The Healer: Erika Boyd 

Co-owner and chef, Detroit Vegan Soul

On a sun-splashed morning on Agnes Street in the West Village, 41-year-old Detroit Vegan Soul co-owner and chef Erika Boyd is in the dining room, composing herself for another busy day. The row of storefronts surrounding the restaurant was empty just a couple years ago; today, it hosts a coffee shop and an upscale restaurant.

A native of Detroit's northwest side, Boyd has made her home in West Village for more than a decade now, and lives around the corner with her life and business partner, Kirsten Ussery. It's been a long journey for the couple. Boyd has done hair care and designed handbags; Ussery has a background in public relations, which Boyd says has "served us well."

Several years ago, they began hosting pop-up dinners under the Detroit Vegan Soul brand and developed so many fans that they were able to open the brick-and-mortar eatery almost two years ago, the first new business on the block in years.

Boyd knows a thing or two about soul food. She grew up eating not just any soul food, but that of her grandmother, Doretha Hall, a native of Dublin, Ga., who was known citywide in her day for her food.

Despite her love of the cuisine, Boyd is frank about the health problems it can present, what with its emphasis on animal products.

"Hey, soul food is great. We grew up on soul food. But, today, we can have soul food that can be healthy," she says. "We're talking about a lot of whole foods, so we're talking about collard greens, yams, turnips, mustard greens. Soul food in itself isn't bad. How we had to prepare it at one time wasn't the best. But it can be made with quality ingredients."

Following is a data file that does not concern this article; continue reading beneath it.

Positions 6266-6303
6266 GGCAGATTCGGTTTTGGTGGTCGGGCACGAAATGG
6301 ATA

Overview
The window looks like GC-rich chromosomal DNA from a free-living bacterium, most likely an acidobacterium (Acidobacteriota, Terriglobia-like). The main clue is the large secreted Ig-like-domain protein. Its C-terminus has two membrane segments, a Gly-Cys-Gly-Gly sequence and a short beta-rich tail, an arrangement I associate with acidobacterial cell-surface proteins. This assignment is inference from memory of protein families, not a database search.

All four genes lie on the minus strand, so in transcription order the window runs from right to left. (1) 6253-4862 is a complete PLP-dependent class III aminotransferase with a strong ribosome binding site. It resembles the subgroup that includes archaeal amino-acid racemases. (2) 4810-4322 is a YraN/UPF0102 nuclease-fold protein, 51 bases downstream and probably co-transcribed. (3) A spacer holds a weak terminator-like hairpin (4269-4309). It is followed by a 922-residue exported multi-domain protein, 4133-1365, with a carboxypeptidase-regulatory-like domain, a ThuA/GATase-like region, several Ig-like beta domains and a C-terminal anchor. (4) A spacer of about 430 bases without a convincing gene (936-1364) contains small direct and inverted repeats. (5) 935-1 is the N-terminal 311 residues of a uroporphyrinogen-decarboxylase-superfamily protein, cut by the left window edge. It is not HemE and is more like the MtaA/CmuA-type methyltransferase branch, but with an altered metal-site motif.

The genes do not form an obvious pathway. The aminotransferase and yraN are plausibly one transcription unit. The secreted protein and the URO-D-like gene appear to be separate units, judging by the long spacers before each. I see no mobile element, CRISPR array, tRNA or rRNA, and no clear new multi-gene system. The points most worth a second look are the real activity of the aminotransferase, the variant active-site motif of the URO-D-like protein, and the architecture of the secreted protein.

The food at her restaurant is plant-based, organic, and sourced as locally as possible. That emphasis on locality extends to the location they chose for the eatery.

"We don't just happen to be located in a neighborhood right now; we like to be in neighborhoods. Why? Because it's nice to walk to someplace nice in your neighborhood, to not have to gas your car up and drive someplace to get a good healthy meal," Boyd says. "The other reason is accessibility for all people. All people don't have cars. All people don't have the same level of accessibility to healthy food and to the wholesome food to eat."

Boyd doesn't just see the healing coming from her healthful food, but coming from inclusion, an inclusion she hopes will be in the DNA of Detroit's revival. She stresses that a lot of talented people never fled the city, and they're eager to participate fully in its resurgence.

With a buoyant smile, she says, "That's what it's about — healing people through food, but also about healing a community. So many places you go into in the city, you see either all black people or you see all white people. There are very few places that you come in in the city and you see all people."

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